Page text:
George Binney

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Sir (Frederick) George Binney (DSO) (23 September 1900, Epsom, Surrey[1][2]–1972) was a noted arctic explorer and Royal Naval Reserve commander. During World War II, he led or was involved in efforts, including Operation Rubble, to procure supplies of Swedish ball bearings for Britain.[3][4][5][6]

Arctic exploration[edit]

Whilst still an undergraduate at Merton College, Oxford, Binney organized and was secretary to the 1921 Oxford University Spitsbergen expedition, subsequently leading both the 1923 Merton College Arctic Expedition, and the 1924 Oxford University Arctic Expedition.[2] He was a pioneer in the use of seaplanes for Arctic survey work and wrote up this experience in his 1925 book With Seaplane and Sledge in the Arctic.

The Avro 504 seaplane used was supplied by A. V. Roe and Co., Ltd. and its 180-h.p. Lynx air-cooled engine provided by Armstrong Siddeley. (For The Avro Arctic see The Avro 504O). He was awarded the Royal Geographical Society's Back Award in 1927.

Subsequent to these expeditions he worked in the Arctic for the Hudson's Bay Company (1926–1930). During this time he wrote The Eskimo Book of Knowledge (published by the Hudson's Bay Company), a book explaining a rather colonial view of the wider world to the Inuit.[7] He also completed a course at the Dundee School of Economics in 1932.


In 1939, Binney took up a post as the Swedish representative of the UK Ministry of Supply (Iron and Steel Control).[2] He was to assist in the acquisition of steel, machine tools, and most notably ball-bearings for the UK's armament programme. Following the outbreak of war and the isolation of Sweden after the German invasions of Norway and Denmark, Binney organised a series of blockade-running operations. This included Operation Rubble, Operation Performance, Operation Bridford, and Operation Moonshine.[7]


Binney was knighted in 1941 and awarded a Distinguished Service Order in 1944.[2] He was awarded the Patron's Medal of the Royal Geographical Society in 1957 ("For contributions to Arctic exploration ... the pioneer use of the air survey technique … and to the development of the university exploring expedition").[8]

Private life[edit]

Binney acquired Horham Hall, Essex as his residence.[9] He was married twice, in 1946 to Evelyn Mary Fane (they divorced in 1954), and in 1955 to Sonia Simms.[2][7]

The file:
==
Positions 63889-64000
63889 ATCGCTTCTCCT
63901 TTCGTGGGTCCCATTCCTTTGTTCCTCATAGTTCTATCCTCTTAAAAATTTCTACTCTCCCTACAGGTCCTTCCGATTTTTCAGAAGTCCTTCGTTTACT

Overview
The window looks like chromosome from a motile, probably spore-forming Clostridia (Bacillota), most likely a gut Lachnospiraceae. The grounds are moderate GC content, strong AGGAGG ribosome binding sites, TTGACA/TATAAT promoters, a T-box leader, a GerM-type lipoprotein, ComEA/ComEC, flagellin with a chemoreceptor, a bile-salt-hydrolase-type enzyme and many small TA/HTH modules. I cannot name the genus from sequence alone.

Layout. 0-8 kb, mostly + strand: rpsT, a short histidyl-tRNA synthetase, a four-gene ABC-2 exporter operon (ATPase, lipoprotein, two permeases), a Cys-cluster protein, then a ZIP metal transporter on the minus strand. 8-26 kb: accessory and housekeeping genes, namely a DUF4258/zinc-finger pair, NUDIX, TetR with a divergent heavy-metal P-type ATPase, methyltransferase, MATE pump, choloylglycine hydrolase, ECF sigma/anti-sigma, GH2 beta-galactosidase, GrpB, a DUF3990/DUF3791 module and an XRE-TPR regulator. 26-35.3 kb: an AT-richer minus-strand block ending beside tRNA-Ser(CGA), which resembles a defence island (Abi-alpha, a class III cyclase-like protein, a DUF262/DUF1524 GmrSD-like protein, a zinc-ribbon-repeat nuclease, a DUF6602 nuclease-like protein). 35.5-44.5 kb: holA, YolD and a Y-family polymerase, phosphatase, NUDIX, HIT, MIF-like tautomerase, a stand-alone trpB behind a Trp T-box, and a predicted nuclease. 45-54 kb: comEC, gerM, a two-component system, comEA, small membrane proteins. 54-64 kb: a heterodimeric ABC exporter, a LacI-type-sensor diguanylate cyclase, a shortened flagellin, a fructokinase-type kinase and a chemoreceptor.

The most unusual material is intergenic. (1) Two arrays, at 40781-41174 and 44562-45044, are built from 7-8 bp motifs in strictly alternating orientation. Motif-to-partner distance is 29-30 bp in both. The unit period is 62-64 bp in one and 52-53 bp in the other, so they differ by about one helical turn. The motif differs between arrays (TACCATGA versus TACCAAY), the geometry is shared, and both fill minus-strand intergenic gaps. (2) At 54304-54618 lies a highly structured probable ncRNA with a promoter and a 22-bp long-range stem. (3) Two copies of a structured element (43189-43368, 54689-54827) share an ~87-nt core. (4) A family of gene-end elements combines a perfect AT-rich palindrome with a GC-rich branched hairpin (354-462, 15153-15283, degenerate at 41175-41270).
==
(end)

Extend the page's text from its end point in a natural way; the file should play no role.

Selected publications[edit]

  • Binney, George (1925) With Seaplane and Sledge in the Arctic - The account of the 1924 Oxford Arctic Expedition, London, Hutchinson & Co[10][11]
  • Binney, George (1929) Hudson Bay in 1928. Geographical Journal, Vol 74, No 1, pp. 1–27
  • Binney, George (1931) The Eskimo Book of Knowledge, London, Hudson's Bay Co.[12][13][note 1]

Other sources[edit]


  1. ^ The book is mentioned in Helen DeWitt's novel The Last Samurai.(p 242)


  1. ^
  2. ^ a b c d e Levens, R.G.C., ed. (1964). Merton College Register 1900-1964. Oxford: Basil Blackwell. p. 124.
  3. ^ Obituary: Sir George Binney, DSO,The Geographical Journal Vol. 139, No. 1 (Feb., 1973), pp. 199–201
  4. ^ Barker, Ralph (2005) The Blockade Busters: Cheating Hitler’s Reich Of Vital War Supplies, Pen & Sword Books Ltd
  5. ^ Coastal Forces Heritage Trust (2010) The Coastal Forces Heritage Trust: Incorporating The Coastal Forces Veterans, Newsletter issue 6, May 2010 Archived 8 October 2011 at the Wayback Machine (Accessed July 2011)
  6. ^ Polar Record (1973) Obituary: Sir George Binney, Kt, DSO, Polar Record, Vol 16, No 104, p 753–58
  7. ^ a b c The Papers of Sir George Binney,University of Cambridge (Accessed July 2011)
  8. ^ Royal Geographical Society, Medals and Awards - Gold Medal Recipients Archived 27 September 2011 at the Wayback Machine (Accessed July 2011)
  9. ^ Munro, Bruce (Autumn 2007). "Some Stately Homes of North-west Essex". Saffron Walden Historical Journal (14).
  10. ^ W., J. M., and George Binney. 1926. "Review of With Seaplane and Sledge in the Arctic". Geographical Journal. 67, no. 3: 268.
  11. ^ Flight (1926) Review of With Seaplane and Sledge in the Arctic, Flight, 7 January pp. 11–12
  12. ^ The Argus (1931)Review of The Eskimo Book of Knowledge (Melbourne, Victoria, Australia, Saturday 1 August 1931 p4. (Accessed July 2011)
  13. ^ Crowe, Keith J. (1991) A history of the original peoples of northern Canada, McGill-Queen's Press pp. 169–170 (Accessed July 2011)